Marijuana legalization and regulation continues to present new and important issues. However, medical marijuana programs that operate in a system where mere possession and use of marijuana remain illegal run the risk of substantially interfering with citizen’s constitutional rights. Subsequent court interpretation increases the risk of creating conflicts with other laws, which has occurred in Michigan and had occurred in Arizona before 2015. Full legalization programs, like that of Uruguay and Colorado, help to eliminate the conflict issues and seem to be more successful, so long as they reflect the will of the electorate. These issues need to be considered when attempting serious drug law reform.


[i] Nick Wing, Richard Posner, Federal Judge, Slams 'Absurd' Laws Against Marijuana, Other Drugs, Huff. Post, Sep. 11, 2012, http://www.huffingtonpost.com/2012/09/11/richard-posner-marijuana-drug-laws_n_1874768.html.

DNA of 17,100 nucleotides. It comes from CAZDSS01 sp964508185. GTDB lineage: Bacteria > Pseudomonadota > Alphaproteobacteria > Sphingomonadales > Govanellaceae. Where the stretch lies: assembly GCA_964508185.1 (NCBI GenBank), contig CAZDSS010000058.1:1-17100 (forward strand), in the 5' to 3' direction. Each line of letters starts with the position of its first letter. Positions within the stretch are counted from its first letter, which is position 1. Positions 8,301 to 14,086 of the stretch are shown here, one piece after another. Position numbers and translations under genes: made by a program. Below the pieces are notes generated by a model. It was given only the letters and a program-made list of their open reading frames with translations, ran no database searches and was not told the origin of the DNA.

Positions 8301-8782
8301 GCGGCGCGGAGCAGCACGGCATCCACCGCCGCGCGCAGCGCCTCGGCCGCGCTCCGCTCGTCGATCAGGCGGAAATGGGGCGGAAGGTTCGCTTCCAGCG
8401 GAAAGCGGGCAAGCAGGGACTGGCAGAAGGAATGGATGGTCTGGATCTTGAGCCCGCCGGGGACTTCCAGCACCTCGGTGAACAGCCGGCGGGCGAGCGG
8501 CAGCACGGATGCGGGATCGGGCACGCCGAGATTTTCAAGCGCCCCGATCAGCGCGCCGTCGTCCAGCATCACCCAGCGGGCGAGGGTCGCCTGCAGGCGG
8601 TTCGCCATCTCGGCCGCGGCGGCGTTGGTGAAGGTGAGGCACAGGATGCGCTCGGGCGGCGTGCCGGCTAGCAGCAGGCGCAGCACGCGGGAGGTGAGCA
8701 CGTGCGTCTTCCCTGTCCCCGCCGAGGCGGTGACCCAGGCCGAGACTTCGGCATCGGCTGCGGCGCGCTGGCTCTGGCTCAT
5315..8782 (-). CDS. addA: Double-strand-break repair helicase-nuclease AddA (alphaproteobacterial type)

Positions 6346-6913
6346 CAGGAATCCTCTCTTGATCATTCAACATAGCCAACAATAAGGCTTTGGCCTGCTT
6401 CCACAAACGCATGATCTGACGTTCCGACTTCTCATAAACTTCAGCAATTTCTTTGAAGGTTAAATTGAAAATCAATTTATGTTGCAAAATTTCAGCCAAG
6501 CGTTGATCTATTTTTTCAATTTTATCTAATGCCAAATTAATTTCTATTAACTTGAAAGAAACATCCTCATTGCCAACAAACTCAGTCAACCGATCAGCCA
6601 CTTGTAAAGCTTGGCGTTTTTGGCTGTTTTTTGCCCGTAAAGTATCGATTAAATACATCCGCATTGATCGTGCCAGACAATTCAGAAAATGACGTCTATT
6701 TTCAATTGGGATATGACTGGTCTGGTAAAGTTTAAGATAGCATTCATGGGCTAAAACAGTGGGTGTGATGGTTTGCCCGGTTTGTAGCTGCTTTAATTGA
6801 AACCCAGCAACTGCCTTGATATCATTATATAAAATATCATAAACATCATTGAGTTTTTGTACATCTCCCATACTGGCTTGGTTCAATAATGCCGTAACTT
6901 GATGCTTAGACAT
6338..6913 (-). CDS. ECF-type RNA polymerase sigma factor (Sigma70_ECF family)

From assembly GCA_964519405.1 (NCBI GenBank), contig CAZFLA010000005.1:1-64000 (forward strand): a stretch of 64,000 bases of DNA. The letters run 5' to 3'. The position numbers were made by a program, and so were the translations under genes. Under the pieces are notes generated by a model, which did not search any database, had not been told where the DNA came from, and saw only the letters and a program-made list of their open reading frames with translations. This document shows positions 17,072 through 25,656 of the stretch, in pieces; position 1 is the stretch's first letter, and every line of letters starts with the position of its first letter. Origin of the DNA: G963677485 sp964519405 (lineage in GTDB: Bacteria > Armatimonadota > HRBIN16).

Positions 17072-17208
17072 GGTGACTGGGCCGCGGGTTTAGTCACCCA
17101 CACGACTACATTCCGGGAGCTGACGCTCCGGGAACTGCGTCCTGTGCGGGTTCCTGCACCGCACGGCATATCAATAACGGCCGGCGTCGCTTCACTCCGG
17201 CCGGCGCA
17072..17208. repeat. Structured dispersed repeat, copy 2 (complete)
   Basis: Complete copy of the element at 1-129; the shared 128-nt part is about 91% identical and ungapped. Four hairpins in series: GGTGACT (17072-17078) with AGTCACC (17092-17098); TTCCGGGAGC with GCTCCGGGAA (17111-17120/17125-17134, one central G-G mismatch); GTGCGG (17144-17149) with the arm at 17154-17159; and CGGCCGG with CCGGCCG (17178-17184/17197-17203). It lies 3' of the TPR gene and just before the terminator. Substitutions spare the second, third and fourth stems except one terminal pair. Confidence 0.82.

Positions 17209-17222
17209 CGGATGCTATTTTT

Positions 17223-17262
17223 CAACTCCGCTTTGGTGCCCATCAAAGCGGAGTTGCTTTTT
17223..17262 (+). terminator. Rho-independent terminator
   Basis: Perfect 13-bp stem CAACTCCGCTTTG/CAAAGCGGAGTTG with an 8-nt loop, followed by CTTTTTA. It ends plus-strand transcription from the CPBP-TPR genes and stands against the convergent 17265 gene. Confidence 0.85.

[ii] Nick Miroff, Uruguay Votes to Legalize Marijuana, Wash. Post, Dec. 10, 2013, https://www.washingtonpost.com/world/the_americas/uruguays-senate-is-expected-to-legalize-marijuana-in-latin-american-country/2013/12/10/20ae3cfa-61e5-11e3-bf45-61f69f54fc5f_story.html.

[iii] Aaron Smith, Marijuana Legalization Passes in Colorado, Washington, CNN, Nov. 8, 2012, http://money.cnn.com/2012/11/07/news/economy/marijuana-legalization-washington-colorado/.

[iv] Miroff, supra note 1.

[v] Colo. Const. art. XVIII, § 16

[vi] Mich. Comp. Laws § 333.26424(a) (2010).

[vii] People v. Brown, 825 N.W.2d 91, 95 (Mich. Ct. App. 2012).

[viii] Id.

[ix] State v. Sisco, 359 P.3d 1, 7 (Ariz. Ct. App. 2015).

[x] Id. at 8.